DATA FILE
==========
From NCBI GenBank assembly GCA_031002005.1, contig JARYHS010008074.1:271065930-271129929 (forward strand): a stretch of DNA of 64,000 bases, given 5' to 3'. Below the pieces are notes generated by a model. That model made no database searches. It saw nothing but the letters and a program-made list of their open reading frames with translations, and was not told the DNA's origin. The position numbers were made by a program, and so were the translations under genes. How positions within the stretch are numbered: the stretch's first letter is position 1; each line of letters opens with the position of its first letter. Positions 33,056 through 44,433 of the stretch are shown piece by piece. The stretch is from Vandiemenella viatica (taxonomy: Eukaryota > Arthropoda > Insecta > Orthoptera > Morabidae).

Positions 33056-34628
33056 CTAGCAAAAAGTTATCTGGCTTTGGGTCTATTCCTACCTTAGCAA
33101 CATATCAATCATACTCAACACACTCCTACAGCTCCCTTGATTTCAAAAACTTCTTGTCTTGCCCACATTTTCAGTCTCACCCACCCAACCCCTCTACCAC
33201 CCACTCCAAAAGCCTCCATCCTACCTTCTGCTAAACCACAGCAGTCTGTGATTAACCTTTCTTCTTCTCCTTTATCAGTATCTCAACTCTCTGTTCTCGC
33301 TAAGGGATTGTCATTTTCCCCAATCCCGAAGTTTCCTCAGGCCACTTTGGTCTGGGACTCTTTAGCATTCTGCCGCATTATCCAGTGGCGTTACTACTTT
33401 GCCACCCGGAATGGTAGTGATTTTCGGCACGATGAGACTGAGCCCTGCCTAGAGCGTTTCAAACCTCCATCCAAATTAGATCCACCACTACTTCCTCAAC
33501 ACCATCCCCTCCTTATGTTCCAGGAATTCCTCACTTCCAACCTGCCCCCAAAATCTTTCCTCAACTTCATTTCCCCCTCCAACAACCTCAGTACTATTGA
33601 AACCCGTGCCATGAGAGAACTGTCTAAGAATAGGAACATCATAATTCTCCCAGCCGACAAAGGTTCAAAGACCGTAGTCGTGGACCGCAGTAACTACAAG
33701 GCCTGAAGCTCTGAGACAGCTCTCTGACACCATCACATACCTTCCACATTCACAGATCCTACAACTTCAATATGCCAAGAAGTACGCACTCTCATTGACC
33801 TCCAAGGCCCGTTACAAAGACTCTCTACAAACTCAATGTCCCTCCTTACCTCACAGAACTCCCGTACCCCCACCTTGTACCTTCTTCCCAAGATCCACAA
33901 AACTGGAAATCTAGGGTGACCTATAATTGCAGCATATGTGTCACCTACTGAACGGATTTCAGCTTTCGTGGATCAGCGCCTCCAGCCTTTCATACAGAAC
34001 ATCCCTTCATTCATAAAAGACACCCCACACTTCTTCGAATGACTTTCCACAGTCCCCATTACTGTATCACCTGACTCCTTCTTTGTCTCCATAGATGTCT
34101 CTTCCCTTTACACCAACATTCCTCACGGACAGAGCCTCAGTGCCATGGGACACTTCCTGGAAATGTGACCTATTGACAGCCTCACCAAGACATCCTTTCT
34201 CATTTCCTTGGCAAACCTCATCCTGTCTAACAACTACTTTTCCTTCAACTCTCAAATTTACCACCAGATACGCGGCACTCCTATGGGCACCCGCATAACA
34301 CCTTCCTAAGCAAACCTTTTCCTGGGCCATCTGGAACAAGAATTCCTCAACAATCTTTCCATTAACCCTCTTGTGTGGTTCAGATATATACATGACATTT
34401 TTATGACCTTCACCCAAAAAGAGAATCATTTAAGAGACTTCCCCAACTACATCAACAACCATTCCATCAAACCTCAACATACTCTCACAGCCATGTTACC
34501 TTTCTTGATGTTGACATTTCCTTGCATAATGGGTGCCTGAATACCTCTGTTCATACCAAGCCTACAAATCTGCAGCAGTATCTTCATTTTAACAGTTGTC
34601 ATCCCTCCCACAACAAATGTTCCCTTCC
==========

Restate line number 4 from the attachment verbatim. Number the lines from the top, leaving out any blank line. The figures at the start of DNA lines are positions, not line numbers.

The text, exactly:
33101 CATATCAATCATACTCAACACACTCCTACAGCTCCCTTGATTTCAAAAACTTCTTGTCTTGCCCACATTTTCAGTCTCACCCACCCAACCCCTCTACCAC